The power of a good quote – Understanding proforma and estimate invoices
How you quote for the goods or services you provide, helps you win new business and creates the right first impression with clients. Well-itemised, structured quotes build trust with customers and ensure you stand out from your competitors. By choosing digital, customisable quote options, it’s easier to produce an invoice that reflects where you are in the sales journey. Every business deals with invoices and quotes, of course, whether receiving or creating them. But what are the differences between quotation invoices, pro forma invoices, and sales invoices – and when should you use them?
When to use an invoice vs. a quote
- A quotation invoice (quote) scopes out the work and provides a rough breakdown of costs.
- A quote includes general information about your products or services, and a rough idea of quantity and price.
- Most small businesses issue an invoice before the products or service is provided, making it more binding than a quote. The customer still has room for negotiation before a payment is made, but there’s an expectation to continue the sales process.
What’s the difference between a regular estimate and a pro forma quote?
A quote is a formal estimate to the customer. It can be negotiated until both seller and buyer are happy, and a final quote gets is produced (sometimes with terms and conditions). A proforma quotation invoice outlines a seller’s intention to deliver products or services to customers for a specific price. As the price hasn’t been agreed yet, it isn’t a live invoice. Proformas are not always required but can keep your sales momentum up if there are changes to the work. They’re often used at the same point in the sales process as a quotation; however, quotes and proforma invoices serve slightly different purposes.
Although the proforma may be subject to change, it represents a good faith estimate to avoid exposing the buyer to any unexpected and significant charges once the transaction is final. It’s a lower risk activity. You’re closing your sale, rather than simply quoting alongside your competitors.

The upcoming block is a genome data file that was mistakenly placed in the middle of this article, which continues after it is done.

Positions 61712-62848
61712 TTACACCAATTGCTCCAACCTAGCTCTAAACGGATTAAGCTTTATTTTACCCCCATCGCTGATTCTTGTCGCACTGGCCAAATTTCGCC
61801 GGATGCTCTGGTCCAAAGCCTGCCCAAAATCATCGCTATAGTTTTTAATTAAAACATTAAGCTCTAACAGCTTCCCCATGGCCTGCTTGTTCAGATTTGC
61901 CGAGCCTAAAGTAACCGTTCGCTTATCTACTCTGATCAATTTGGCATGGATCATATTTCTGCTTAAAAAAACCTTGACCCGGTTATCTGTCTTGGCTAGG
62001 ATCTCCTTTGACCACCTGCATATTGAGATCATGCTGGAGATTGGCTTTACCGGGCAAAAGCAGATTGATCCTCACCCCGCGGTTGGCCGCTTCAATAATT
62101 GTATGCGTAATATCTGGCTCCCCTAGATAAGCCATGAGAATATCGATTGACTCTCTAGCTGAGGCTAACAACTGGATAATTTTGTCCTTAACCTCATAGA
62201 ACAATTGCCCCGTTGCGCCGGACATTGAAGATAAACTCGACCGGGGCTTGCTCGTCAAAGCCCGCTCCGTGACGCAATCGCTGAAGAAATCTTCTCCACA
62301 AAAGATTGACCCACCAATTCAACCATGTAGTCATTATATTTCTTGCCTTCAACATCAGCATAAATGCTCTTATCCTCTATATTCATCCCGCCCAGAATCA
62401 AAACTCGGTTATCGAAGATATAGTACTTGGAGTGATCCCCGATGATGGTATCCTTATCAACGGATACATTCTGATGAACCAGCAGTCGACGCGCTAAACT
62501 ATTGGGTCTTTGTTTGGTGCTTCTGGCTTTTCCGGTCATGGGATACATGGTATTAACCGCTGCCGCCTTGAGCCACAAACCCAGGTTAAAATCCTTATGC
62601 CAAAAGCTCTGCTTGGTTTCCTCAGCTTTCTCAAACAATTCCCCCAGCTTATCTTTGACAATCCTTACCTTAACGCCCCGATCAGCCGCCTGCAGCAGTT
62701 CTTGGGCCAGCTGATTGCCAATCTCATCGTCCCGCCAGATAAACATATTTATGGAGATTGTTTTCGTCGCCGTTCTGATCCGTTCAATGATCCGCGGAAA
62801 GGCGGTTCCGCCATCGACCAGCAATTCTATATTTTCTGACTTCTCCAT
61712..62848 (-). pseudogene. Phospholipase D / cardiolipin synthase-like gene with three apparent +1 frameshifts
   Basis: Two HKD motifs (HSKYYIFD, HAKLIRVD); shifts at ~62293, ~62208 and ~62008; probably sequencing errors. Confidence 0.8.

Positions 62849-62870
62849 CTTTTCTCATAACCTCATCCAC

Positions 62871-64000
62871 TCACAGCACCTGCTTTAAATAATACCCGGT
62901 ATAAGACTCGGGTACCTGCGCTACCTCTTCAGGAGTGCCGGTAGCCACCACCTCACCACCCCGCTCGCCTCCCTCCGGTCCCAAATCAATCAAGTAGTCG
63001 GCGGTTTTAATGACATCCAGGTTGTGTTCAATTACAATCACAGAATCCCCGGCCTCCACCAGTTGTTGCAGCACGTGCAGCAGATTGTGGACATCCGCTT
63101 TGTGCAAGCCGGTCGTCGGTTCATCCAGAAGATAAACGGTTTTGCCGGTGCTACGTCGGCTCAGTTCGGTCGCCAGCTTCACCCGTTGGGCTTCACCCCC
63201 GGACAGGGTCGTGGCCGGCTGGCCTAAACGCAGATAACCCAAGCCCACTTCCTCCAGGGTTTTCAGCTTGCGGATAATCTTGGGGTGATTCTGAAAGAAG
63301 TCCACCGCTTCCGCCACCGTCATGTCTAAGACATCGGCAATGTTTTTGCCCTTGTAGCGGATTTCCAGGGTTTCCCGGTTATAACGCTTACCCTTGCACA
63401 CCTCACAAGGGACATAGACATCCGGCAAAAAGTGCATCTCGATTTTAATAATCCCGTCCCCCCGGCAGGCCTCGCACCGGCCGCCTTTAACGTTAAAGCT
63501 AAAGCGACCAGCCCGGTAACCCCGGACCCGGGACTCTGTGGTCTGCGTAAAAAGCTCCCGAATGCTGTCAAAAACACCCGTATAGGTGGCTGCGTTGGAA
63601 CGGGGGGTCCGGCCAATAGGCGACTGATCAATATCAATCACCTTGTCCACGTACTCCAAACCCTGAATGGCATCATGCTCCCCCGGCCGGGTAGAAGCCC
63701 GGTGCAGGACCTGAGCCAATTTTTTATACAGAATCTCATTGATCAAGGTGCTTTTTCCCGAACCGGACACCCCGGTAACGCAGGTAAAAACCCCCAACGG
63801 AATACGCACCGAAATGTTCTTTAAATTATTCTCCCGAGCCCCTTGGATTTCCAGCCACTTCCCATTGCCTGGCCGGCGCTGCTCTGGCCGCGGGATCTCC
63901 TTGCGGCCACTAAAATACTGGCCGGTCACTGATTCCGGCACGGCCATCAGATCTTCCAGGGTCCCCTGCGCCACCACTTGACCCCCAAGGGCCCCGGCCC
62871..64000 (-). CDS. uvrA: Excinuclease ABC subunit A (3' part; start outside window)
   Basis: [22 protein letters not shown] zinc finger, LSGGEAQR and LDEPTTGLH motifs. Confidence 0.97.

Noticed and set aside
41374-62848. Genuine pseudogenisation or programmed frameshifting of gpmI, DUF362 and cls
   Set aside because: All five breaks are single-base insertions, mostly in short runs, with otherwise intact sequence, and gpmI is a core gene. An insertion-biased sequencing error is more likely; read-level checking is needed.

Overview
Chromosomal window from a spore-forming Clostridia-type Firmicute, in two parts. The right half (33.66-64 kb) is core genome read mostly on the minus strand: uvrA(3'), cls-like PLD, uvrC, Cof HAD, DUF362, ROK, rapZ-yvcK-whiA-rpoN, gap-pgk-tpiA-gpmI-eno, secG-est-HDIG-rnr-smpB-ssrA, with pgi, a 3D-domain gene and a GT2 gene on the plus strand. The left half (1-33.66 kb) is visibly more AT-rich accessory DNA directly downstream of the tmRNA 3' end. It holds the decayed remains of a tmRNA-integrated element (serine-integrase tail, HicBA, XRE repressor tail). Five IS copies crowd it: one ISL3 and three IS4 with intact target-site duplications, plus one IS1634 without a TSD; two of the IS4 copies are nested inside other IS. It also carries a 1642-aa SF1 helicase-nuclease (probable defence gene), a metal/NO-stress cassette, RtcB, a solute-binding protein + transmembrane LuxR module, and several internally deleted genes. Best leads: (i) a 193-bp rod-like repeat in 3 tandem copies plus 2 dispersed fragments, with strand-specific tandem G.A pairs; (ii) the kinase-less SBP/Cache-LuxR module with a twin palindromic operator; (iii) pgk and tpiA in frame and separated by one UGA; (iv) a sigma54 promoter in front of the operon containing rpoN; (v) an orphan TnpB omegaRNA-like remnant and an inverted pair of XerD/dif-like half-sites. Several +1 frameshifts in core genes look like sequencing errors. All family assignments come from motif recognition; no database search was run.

Proforma invoices are useful if you:
- Don’t have all the details for a commercial invoice – for example, before the goods are delivered.
- Need to declare the value of goods for customs for a quicker delivery turnaround.
- Want to establish a ‘good faith’ agreement beyond merely a quote, so your customer knows what to expect.
- Need to provide an invoice to a business – they sometimes ask for one for their internal approval processes.
How to prepare a quotation invoice
A quote should include the following:
Your company name, contact information and Unique Tax Reference (UTR).
Describe the proposed work, detailing all elements involved, and itemise your costs for time and materials.
Revisions & variations
Explain how different choices can influence the cost. For example, ‘This covers cosmetic changes to the facia. Removal of debris is an additional cost at £40 per cubic metre.’ Leave room to revise the quote if you find the job changes - but also to cross-sell supplementary services.
Schedule of work
Detail when you will start the job and how long it will take. If you win the work, you’ll be contractually obliged to finish it on time, or a reasonably short time after the end date. If your schedule is based on variables (like weather, for example) make sure you indicate this.
Payment terms and conditions
Present your terms, payment method options, and how the payment methods available to your customer.. E.g. ‘Terms 14 days,’ or ‘We accept PayPal and credit cards.’ If there are discounts for lump-sum payments, options for staggered payments, or if you offer ‘ half upfront - half on completion’ options, mention those too
Quote expiry date
You may choose to include the date you need the quote accepted by, especially if the price of materials increases over time.
Detail the specifics of the job and outline what the costs cover, making a note of what is not covered - if you need to. For example, the fee may cover parts and labour but not delivery.
You could include a ‘sign here’ option in case your client wants to accept the quote immediately. Leave spaces for a date and signature.
You can use our free template to invoice anyone, any time. These types of templates are available in our app when you sign up, with trackable invoices you can send from anywhere, on the go.
Make sure you fill in all the details (and costs) of the services you offer. Your quote (or template) should also include a breakdown of the work which you'll do for your client.
Ideally, you want your quote to look as close as possible to an actual invoice. With Amaiz, you can create branded, professional-looking, customisable invoices easily and quickly from our app. We have a quote ready to email or message to your client, so when the work is agreed, it’s easy to switch to a live invoice without starting from scratch.
If you have any questions regarding invoices, our team is here to help. You may find this article ‘What is an invoice’ useful. You can reach us online at Amaiz Web or in the app. Just sign up to get started.
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